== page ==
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    To the topic of speed, I find in the usage of "ricochet" I have heard, one of the aspects that seems to be important is that a ricochet happens too fast for you to react to. I can't say its part of a definition, but it seems to be reliable -- you have to prepare for a ricochet, but you can respond to a bounce. – Cort Ammon - Reinstate Monica May 7 at 1:27
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    -1 – I don't believe physics is the primary distinction in common usage, but the perception/implication of high-velocity and danger. 'Ricochet' is a more violent word, and is used of things like bullets, fragmented grinder discs, etc. that present a danger, or for effect ("The child ricocheted off the wall and through the patio door") – Dan W May 7 at 14:17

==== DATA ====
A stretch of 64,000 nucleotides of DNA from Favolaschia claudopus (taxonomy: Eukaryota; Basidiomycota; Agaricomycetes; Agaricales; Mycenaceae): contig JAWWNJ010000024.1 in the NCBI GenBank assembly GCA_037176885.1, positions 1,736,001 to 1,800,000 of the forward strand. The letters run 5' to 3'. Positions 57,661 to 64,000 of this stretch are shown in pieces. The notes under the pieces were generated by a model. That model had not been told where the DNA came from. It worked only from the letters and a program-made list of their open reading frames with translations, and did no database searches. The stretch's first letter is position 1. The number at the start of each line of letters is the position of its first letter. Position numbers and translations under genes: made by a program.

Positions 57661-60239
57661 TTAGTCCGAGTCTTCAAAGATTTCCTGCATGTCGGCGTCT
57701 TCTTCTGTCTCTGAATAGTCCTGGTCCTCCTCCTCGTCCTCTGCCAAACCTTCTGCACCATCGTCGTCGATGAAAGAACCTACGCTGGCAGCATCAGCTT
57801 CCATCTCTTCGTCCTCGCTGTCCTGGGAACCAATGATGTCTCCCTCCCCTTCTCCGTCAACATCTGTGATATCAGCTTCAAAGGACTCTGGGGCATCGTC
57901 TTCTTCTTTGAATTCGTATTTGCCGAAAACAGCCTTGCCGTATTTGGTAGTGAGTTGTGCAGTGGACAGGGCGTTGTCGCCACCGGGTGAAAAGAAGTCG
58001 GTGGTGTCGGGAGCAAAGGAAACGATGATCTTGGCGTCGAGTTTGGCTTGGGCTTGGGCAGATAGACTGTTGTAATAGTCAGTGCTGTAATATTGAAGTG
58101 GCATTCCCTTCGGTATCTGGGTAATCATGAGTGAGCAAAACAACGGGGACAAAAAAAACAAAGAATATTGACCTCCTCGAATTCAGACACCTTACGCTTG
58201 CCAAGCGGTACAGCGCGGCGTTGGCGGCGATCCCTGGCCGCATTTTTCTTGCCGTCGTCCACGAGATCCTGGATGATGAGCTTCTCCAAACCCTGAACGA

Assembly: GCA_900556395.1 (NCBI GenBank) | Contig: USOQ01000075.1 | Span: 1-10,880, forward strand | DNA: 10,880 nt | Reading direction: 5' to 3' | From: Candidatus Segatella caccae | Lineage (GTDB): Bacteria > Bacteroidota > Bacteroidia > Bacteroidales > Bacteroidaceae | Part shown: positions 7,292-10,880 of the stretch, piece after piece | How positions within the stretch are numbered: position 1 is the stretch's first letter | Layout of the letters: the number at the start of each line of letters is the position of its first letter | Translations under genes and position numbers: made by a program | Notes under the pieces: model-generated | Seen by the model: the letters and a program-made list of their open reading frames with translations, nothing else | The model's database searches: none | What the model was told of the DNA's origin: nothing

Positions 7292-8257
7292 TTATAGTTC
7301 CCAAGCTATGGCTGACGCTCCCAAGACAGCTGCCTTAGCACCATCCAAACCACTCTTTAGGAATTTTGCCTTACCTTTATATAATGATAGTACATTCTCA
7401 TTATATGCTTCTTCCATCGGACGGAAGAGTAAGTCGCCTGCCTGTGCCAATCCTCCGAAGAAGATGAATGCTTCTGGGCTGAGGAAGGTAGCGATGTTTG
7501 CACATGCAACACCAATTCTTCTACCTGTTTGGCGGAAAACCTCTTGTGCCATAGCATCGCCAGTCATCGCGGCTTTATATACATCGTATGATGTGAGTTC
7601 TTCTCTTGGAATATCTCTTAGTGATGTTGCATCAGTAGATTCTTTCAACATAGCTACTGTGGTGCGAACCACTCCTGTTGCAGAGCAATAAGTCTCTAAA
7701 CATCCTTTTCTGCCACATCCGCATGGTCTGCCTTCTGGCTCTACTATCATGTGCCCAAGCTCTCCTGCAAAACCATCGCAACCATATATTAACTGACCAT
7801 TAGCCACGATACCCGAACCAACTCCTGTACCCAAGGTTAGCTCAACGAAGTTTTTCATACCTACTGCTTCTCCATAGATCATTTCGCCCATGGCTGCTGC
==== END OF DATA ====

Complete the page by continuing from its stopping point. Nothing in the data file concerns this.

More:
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    Fun fact: in French, a stone skipping over water is actually called a ricochet. – Nico May 8 at 12:36
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In common use, "ricochet" would be used to describe a, perhaps unintentional, rebound of a projectile from a glancing blow.

The bullet ricocheted off the brick wall.

A "bounce" is a softer probably intentional rebound.

The child bounced the ball off the wall.

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    No, that's part of it. IME the intensity of the rebound matters as well (bounce is softer than ricochet) – mike65535 May 6 at 19:59
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    A "ricochet" happens at a higher velocity than a mere "bounce". – Monty Harder May 6 at 22:34